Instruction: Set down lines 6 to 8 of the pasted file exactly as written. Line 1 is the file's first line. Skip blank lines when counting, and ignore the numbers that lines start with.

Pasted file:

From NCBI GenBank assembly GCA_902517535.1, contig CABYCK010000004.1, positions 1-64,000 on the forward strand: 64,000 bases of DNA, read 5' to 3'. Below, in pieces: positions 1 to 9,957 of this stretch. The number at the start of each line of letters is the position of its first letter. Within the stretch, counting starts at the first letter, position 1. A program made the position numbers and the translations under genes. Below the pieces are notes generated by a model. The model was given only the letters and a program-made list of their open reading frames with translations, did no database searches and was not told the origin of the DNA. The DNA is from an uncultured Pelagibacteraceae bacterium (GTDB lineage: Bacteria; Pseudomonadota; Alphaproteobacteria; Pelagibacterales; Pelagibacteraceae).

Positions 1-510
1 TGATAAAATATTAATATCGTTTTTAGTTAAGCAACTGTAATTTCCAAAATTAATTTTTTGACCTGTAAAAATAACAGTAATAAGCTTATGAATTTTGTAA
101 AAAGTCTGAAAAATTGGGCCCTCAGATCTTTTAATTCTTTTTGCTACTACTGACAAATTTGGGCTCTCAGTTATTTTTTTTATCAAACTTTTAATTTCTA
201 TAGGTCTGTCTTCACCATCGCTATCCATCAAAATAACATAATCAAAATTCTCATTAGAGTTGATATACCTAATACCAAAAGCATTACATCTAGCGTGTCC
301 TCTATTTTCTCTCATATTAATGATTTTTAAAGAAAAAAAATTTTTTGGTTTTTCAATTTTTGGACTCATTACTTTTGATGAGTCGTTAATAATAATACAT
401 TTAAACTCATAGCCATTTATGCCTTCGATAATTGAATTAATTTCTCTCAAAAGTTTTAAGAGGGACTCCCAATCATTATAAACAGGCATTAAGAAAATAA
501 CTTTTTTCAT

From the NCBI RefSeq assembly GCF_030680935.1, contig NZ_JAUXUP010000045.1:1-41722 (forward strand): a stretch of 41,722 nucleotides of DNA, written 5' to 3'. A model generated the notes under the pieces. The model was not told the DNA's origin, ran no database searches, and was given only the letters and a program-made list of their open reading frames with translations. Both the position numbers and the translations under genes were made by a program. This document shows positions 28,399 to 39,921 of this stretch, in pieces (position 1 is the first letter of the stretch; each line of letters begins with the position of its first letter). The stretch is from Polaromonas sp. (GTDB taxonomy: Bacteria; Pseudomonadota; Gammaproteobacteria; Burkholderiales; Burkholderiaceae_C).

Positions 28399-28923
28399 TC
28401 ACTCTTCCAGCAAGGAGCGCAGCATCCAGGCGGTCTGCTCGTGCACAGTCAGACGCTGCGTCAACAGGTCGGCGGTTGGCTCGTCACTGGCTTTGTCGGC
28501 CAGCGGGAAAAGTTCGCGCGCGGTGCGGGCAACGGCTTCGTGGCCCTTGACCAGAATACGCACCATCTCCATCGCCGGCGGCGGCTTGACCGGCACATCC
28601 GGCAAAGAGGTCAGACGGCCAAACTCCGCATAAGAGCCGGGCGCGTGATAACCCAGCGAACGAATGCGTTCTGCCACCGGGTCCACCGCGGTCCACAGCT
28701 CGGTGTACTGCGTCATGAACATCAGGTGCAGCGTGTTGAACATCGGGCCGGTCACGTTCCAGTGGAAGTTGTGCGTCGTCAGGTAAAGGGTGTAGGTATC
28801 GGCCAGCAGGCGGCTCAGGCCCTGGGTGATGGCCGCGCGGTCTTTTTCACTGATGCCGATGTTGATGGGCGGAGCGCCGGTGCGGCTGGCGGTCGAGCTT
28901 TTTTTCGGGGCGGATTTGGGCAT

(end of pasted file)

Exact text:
301 TCTATTTTCTCTCATATTAATGATTTTTAAAGAAAAAAAATTTTTTGGTTTTTCAATTTTTGGACTCATTACTTTTGATGAGTCGTTAATAATAATACAT
401 TTAAACTCATAGCCATTTATGCCTTCGATAATTGAATTAATTTCTCTCAAAAGTTTTAAGAGGGACTCCCAATCATTATAAACAGGCATTAAGAAAATAA
501 CTTTTTTCAT